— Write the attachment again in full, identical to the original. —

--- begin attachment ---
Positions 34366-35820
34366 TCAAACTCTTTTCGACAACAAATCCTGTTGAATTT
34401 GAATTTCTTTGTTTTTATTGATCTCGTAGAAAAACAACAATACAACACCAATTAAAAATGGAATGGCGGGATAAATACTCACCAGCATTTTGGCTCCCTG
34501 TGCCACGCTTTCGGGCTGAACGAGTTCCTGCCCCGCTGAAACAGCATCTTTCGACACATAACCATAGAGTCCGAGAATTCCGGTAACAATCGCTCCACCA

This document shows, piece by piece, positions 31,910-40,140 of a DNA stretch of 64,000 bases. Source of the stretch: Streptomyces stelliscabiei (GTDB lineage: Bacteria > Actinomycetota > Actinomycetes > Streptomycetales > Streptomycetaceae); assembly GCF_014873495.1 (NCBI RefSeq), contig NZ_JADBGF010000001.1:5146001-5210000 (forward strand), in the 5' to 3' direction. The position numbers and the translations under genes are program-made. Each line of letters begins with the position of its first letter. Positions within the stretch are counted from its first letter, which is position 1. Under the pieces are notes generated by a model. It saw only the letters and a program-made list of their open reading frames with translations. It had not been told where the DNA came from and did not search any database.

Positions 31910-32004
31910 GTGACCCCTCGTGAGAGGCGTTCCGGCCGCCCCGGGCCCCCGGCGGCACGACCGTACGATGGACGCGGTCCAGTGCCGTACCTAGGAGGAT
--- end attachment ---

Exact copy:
Positions 34366-35820
34366 TCAAACTCTTTTCGACAACAAATCCTGTTGAATTT
34401 GAATTTCTTTGTTTTTATTGATCTCGTAGAAAAACAACAATACAACACCAATTAAAAATGGAATGGCGGGATAAATACTCACCAGCATTTTGGCTCCCTG
34501 TGCCACGCTTTCGGGCTGAACGAGTTCCTGCCCCGCTGAAACAGCATCTTTCGACACATAACCATAGAGTCCGAGAATTCCGGTAACAATCGCTCCACCA

This document shows, piece by piece, positions 31,910-40,140 of a DNA stretch of 64,000 bases. Source of the stretch: Streptomyces stelliscabiei (GTDB lineage: Bacteria > Actinomycetota > Actinomycetes > Streptomycetales > Streptomycetaceae); assembly GCF_014873495.1 (NCBI RefSeq), contig NZ_JADBGF010000001.1:5146001-5210000 (forward strand), in the 5' to 3' direction. The position numbers and the translations under genes are program-made. Each line of letters begins with the position of its first letter. Positions within the stretch are counted from its first letter, which is position 1. Under the pieces are notes generated by a model. It saw only the letters and a program-made list of their open reading frames with translations. It had not been told where the DNA came from and did not search any database.

Positions 31910-32004
31910 GTGACCCCTCGTGAGAGGCGTTCCGGCCGCCCCGGGCCCCCGGCGGCACGACCGTACGATGGACGCGGTCCAGTGCCGTACCTAGGAGGAT